6. Optometrists should be aware that any information posted on a social media site may be circulated, possibly unintentionally, to another audience, may be taken out of context, or may continue to be accessed online in perpetuity. They should consider themselves to be representing the optometric community when posting online. Optometrists should always act professionally and take caution not to avoid posting statements that could be misinterpreted easily or are unclear.
7. Optometrists who allow employees to have Internet access from the practice’s IP address should have a written policy about social media use. Office policies should promote education, training and awareness for responsible use of social media and Internet use. Employees should be informed about any employer intention to edit, modify, delete, or review Internet communications. This should be tied into office HIPPA policies and training for employees.
8. It is recommended that optometrists use separate personal and professional social media addresses. Although social media security settings may be set to limit users’ access, it may be beneficial to utilize different personal and professional accounts to ensure better separation. Also, optometrists should use a personal email address rather than a professional email address for logging on to social media for personal use. Users who view a professional email address attached to a personal online profile may misinterpret the doctor’s actions as representing the medical profession or a particular institution.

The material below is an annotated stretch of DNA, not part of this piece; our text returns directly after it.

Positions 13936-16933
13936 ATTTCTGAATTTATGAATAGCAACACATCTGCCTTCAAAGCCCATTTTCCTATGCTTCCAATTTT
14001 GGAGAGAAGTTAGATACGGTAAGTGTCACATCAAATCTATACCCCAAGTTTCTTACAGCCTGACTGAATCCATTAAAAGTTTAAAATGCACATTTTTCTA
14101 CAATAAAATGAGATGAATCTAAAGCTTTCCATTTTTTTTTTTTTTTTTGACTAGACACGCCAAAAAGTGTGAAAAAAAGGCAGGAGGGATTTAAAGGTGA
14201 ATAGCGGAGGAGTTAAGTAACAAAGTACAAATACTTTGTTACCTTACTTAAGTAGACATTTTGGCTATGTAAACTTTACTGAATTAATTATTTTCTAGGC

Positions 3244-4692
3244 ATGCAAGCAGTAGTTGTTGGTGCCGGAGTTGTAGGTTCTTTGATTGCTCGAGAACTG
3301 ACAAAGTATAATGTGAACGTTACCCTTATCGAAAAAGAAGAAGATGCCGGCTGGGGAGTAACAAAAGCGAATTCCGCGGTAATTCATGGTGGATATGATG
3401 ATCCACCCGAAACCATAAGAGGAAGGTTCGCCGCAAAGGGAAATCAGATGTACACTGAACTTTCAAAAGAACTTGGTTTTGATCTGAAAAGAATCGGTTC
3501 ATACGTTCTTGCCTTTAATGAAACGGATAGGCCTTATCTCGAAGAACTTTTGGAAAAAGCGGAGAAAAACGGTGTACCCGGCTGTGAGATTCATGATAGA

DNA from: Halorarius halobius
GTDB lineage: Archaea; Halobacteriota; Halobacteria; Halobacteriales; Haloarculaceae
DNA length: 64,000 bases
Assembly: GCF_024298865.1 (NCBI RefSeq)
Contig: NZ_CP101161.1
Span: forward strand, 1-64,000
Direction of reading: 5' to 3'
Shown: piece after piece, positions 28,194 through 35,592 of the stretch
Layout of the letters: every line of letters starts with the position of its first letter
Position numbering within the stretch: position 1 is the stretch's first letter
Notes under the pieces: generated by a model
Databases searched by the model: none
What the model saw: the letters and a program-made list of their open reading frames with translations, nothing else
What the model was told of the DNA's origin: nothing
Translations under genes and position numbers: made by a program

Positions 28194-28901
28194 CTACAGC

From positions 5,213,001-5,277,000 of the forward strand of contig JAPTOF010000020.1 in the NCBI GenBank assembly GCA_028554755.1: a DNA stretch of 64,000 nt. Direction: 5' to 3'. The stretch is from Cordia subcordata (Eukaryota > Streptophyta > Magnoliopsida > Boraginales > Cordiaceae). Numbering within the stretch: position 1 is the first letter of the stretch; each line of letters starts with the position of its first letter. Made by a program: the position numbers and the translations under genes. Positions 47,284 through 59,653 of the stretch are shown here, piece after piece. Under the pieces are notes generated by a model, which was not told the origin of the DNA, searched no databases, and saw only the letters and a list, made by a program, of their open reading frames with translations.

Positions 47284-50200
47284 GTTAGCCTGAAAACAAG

9. Doctors and staff should adhere to the same principles of professionalism online as they would offline. Harassment of any type, negative comments about competitors or former staff members, or any other unprofessional conduct should not be expressed.
Social Media Do’s and Don’ts:
Should I accept Facebook friend requests from patients? It’s not recommended. A better idea may be to use your office website to share general or eye health information, give directions, and promote your practice. If you choose to use Facebook for business purposes, consider creating a separate account for your personal profile to use with selected friends, family and colleagues only. It is not recommended to accept “friend requests” from patients on your personal Facebook page.
Should I respond to personal medical questions on Facebook or Twitter? It’s not recommended. Those with online medical questions should be directed to contact their primary care providers. Ocular health care questions from your patients should be handled through an office visit, phone consultation, or encrypted email exchange.
Should I post any information about my patients? Never. This would constitute illegal and unethical practice.